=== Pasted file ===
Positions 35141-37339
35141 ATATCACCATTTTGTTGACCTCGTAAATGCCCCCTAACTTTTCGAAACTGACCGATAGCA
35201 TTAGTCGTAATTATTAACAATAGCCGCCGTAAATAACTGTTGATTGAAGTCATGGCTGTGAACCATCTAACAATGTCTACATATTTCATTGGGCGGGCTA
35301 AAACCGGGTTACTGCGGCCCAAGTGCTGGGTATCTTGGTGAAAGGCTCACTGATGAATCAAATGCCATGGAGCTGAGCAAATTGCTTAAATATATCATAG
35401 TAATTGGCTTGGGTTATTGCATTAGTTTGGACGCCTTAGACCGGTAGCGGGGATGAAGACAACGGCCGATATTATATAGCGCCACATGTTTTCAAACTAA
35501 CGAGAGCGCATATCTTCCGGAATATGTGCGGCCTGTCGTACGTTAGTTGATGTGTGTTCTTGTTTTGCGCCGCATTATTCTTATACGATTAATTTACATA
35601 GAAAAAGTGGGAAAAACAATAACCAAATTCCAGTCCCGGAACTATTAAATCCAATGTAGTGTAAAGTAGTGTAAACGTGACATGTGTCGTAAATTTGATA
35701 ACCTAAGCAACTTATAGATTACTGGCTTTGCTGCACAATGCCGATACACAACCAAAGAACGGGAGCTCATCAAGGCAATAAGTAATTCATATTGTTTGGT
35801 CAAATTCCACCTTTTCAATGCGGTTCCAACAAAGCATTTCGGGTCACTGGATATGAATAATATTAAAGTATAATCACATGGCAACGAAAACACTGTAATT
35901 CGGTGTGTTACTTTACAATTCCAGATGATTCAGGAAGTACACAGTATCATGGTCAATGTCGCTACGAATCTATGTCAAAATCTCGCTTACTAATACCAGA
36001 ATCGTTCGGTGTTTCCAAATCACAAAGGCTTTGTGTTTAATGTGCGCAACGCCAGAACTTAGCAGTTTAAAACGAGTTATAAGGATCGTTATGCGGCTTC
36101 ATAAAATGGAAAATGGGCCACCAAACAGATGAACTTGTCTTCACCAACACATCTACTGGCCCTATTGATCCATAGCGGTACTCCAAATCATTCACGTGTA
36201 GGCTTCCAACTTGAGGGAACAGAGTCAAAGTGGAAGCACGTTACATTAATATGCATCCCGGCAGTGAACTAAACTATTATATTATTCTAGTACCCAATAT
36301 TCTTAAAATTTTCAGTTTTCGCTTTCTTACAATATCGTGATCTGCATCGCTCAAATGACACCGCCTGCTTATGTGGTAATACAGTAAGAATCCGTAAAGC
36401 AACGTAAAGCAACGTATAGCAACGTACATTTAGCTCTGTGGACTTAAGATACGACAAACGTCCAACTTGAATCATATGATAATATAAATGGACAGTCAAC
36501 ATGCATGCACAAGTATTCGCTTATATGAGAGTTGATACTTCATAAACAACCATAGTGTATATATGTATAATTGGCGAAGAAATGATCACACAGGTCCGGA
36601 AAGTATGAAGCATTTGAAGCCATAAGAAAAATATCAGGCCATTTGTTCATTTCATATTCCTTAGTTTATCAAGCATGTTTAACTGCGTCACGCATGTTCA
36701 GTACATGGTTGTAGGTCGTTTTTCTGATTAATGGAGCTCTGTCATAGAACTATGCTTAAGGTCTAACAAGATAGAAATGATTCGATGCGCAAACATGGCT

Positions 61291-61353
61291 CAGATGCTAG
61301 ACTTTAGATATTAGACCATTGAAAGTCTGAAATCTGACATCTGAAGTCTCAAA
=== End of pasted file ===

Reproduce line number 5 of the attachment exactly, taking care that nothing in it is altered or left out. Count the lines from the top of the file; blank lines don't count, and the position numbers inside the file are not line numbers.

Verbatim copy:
35401 TAATTGGCTTGGGTTATTGCATTAGTTTGGACGCCTTAGACCGGTAGCGGGGATGAAGACAACGGCCGATATTATATAGCGCCACATGTTTTCAAACTAA